The supermarket chain commissioned a Galaxy Research poll of a nationally representative sample of 1001 Australian grocery buyers in June 2016.
The survey results showed that the average Aussie household eats 4.5 meat meals at home per week.
Of all the meats on offer, 47pc survey respondents ranked chicken as their favourite, 31pc preferred beef, 14pc lamb and 8pc pork.
The survey also revealed the resurgent role of the slow cooker, with 50 percent of respondents saying they were just as likely to cook meat in this appliance as they were on their beloved BBQ (54pc).
With the price of meat rising, value for money has become top of mind for shoppers. Two thirds (65pc) of respondents said they buy their meat from where they think they can get the best quality for the best price.
The average household spends $46 a week on meat, but one in five would spend more if they could afford it.
Other reasons to buy more meat included finding cheaper cuts (29pc) and easy to follow recipes (28pc), having more time to cook (27pc) and convenient package sizes (24pc).
“The ALDI Meat Index shows Australians are looking for better value, wanting to squeeze more meat into their weekly grocery budget without having to compromise on quality,” an ALDI Australia spokesperson said.
“They’re looking for high-quality, affordable and convenient products that are both easy to cook through the week and something special to celebrate with friends and family.”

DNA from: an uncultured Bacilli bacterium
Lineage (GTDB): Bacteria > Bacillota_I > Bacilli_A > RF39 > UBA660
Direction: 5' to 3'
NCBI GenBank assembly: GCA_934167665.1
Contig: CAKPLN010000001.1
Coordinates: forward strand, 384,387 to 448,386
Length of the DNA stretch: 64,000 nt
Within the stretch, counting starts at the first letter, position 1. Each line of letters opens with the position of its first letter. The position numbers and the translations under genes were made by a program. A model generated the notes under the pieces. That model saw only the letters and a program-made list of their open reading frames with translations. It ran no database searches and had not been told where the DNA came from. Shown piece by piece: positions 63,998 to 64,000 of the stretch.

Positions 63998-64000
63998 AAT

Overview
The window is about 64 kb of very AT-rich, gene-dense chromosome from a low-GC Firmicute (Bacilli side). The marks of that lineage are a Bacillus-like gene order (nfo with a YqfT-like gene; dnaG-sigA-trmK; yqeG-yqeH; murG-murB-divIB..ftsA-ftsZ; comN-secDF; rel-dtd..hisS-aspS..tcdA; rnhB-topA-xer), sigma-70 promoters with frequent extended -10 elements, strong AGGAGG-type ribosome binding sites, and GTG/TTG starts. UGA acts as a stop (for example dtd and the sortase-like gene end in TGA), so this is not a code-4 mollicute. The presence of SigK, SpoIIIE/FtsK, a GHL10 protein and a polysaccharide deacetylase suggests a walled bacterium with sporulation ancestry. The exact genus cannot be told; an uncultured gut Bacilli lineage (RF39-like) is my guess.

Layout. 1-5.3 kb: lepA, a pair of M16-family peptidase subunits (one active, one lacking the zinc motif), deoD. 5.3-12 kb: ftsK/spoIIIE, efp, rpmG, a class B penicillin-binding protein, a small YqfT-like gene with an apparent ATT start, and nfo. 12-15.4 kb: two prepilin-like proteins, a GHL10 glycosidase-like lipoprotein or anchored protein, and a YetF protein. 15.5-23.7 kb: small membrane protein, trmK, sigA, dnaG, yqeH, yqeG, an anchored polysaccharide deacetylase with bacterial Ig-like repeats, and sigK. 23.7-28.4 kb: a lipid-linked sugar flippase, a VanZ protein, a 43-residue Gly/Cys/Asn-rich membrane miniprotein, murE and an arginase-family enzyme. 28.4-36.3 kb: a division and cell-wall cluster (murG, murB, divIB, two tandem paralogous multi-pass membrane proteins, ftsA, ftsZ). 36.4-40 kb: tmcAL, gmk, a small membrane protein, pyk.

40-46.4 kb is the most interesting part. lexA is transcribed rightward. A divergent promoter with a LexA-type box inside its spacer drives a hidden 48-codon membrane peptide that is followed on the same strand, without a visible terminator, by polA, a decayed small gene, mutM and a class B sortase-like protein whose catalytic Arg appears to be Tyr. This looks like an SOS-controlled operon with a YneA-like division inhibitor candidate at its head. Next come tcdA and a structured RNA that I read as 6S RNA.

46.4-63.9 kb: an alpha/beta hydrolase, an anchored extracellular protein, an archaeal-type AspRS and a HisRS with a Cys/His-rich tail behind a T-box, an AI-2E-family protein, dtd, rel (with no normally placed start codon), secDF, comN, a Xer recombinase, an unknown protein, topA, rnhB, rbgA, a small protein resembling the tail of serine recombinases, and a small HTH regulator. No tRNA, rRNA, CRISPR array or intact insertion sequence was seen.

ACT has been found to be the meatiest state, with 70pc saying they love eating meat and 51pc eating five or more meat meals each week.
Tasmanians are the biggest lovers of beef, with 42pc of respondents naming it their favourite protein.
New South Wales shoppers lead in their love for lamb (17pc) and Western Australians have a penchant for pork (13pc).
Nine out of 10 (92pc) shoppers nationally say buying Australian grown meat is important to them.
When it comes to experimenting in the kitchen, young people are most likely to stick to their weekly regulars (42% of 18-34 year olds).
Older Australians aged 50 – 64 were more than twice as likely to experiment as much as they can (19% compared to the national average of 12%).